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The Shore

         for Clive Wearing

If memory has a center, let it be here.
Unless, that is, a fever takes it, the brain

a hole the size of who we were, or worse,
who we would be, who we are now, or now.

Ask the man inside his small bay window.
Not that his wife is a stranger. Far from it.

If ever she leaves his room a moment,
she returns to him as the long lost face

to a happiness he forgot he had.
And so the art of moving forward, loss

over loss in waves against the shore.
Just listen to his music, the unlikely

way it shivers through him, his language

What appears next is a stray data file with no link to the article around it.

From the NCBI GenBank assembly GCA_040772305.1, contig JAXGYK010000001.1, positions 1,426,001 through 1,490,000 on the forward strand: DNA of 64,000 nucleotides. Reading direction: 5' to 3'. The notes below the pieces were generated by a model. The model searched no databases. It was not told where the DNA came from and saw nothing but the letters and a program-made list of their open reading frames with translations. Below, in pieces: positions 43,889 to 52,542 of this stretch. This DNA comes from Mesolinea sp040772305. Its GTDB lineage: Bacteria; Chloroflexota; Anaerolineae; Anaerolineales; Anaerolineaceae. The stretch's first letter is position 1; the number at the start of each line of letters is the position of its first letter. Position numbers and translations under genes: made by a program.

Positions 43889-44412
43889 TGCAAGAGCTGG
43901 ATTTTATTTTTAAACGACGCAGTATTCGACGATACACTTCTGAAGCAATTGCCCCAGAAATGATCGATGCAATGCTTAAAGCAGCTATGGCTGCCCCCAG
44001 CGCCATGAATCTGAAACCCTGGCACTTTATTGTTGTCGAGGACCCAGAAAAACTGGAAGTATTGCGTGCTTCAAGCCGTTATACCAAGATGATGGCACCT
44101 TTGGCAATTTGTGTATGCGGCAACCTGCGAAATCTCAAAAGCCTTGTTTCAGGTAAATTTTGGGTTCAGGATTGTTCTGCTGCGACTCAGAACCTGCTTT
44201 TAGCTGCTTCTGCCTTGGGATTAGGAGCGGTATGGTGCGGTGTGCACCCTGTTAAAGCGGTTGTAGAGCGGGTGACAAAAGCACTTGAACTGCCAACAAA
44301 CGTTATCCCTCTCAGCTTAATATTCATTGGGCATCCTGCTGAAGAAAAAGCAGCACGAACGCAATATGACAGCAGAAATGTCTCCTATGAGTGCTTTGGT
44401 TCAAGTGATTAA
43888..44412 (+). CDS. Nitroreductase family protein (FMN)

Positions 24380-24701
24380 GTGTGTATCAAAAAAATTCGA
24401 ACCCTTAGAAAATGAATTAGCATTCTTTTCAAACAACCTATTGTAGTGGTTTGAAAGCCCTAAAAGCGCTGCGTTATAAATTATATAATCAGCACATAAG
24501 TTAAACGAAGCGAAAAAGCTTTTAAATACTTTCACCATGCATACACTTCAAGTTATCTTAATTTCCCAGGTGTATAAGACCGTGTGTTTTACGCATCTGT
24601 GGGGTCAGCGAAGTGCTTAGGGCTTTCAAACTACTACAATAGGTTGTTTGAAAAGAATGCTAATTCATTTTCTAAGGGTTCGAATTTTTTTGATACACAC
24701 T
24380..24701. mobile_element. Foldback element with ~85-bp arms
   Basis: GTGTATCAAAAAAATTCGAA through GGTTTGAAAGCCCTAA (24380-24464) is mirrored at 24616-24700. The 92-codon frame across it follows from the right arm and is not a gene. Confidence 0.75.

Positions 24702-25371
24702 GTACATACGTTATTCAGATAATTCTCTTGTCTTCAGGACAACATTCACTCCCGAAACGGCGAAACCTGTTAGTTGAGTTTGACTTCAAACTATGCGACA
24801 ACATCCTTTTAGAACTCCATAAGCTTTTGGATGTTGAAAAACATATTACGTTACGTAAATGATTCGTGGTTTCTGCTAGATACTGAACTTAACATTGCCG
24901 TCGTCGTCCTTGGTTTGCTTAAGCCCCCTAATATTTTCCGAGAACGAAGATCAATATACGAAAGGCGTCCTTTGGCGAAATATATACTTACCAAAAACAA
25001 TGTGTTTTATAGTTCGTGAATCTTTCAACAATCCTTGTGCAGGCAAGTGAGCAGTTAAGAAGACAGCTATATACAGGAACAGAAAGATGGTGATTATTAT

worn to something crystal in the current.

See his eyes close as his hands begin,
a face afloat the black of his piano.

The deeper he goes, the darker the gloss,
the more sand he lets fall through the hour.

Whatever binds one measure to another,
it binds the damage the way air binds objects

in a room, until one day his wife stops,
transfixed above a sink of dishes, to say,

how strange, I was just about to do that.
A glass chimes in her hand. Then she rinses,

mindful, places it on its mouth to dry.
Each one listening for the next to speak.

Bruce Bond


Volume 61, Number 2

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